Umbria Photographs, Museums,
Hill Towns, Transportation
When we think of Umbria we think of the Italian word ombra. Shadow. One of Italy's smallest regions, Umbria lies in the shadow of its more illustrious neighbor, Tuscany. The many Umbrian hills and mountains cast long dark shadows over river valleys which are already darkened by lush chestnut groves and elm forests. This landlocked region's overwhelmingly medieval character harkens one back to the mysticism and mysteries of the Dark Ages. In so many ways, Umbria has lain in the shadows for centuries. The very identity of its original inhabitants, the Umbrians, is so clouded that we still have no clear understanding of the meaning of their name.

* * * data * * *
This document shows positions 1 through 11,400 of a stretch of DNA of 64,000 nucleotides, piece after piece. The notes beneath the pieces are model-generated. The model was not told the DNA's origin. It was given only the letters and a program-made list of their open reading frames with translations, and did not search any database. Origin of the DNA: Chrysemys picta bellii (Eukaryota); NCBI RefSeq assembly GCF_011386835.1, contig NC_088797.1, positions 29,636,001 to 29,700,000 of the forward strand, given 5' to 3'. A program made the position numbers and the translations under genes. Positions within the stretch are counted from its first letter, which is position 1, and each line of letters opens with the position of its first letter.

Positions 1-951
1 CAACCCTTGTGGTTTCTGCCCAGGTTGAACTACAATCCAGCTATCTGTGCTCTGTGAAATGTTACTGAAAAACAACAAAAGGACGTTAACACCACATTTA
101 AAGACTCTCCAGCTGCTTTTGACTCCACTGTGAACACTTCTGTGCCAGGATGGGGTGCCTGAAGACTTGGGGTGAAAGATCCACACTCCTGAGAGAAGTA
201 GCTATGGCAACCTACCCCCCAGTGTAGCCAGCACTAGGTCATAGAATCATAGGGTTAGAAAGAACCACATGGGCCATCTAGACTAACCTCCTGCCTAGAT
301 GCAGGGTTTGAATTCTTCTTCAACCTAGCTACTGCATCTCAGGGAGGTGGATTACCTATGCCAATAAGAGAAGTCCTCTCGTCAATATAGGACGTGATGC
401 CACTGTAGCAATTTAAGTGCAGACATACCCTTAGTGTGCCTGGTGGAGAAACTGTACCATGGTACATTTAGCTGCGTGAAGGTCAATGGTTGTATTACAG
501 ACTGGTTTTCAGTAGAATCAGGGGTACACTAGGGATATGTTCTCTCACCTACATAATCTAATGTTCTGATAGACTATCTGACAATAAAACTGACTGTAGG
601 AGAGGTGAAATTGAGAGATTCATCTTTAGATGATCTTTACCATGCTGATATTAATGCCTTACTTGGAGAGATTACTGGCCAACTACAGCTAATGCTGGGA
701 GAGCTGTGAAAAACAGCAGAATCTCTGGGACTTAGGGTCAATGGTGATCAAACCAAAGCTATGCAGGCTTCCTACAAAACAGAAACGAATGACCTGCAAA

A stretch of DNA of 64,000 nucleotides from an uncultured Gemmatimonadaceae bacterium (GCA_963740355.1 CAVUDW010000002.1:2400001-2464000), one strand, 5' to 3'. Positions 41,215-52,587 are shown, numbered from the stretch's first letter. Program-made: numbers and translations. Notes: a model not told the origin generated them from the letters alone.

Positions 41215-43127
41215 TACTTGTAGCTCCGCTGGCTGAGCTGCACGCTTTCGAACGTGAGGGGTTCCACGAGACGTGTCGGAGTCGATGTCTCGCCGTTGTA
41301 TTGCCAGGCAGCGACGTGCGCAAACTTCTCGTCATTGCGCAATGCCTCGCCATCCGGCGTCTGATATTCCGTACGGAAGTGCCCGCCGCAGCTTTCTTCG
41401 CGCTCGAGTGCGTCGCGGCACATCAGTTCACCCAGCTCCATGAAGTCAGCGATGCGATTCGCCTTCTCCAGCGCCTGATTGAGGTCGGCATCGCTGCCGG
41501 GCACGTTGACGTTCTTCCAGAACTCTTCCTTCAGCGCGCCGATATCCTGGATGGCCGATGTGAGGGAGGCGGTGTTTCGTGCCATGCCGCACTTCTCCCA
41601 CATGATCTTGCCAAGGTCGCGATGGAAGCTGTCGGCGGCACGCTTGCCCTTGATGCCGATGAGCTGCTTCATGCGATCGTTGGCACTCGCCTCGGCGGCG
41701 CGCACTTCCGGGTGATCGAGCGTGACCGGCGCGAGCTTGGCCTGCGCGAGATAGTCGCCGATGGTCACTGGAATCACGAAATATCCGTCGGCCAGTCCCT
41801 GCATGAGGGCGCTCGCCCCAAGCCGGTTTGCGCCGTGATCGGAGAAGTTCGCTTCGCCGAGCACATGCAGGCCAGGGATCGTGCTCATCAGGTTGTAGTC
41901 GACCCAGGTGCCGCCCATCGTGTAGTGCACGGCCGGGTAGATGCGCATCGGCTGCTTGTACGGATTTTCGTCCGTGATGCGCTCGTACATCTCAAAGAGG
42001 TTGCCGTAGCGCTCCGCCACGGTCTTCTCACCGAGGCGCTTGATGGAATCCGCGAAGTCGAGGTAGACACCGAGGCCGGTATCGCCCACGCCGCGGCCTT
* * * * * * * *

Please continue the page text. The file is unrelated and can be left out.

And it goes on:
Perhaps self-imposed modesty is an inbred trait here. That would explain the relative obscurity of this beautiful region, a land whose rolling hills are dotted with castles, fortresses and watchtowers, whose well-preserved hill towns produce world-renowned handmade ceramics, whose many monasteries were founded by a host of local saints, whose valleys are laced with countless gleaming rivers and host Italy's largest lake. In Umbria, halfway up the slopes of Monte Fumaiolo, a trickle seeps out of the ground and wanders southward, gaining breadth and notoriety to become Rome's mighty Tiber. Any traveler who goes from Florence to Rome by land passes through the Tiber Valley, whose Umbrian locales include such towns as Assisi, Spoleto and Orvieto.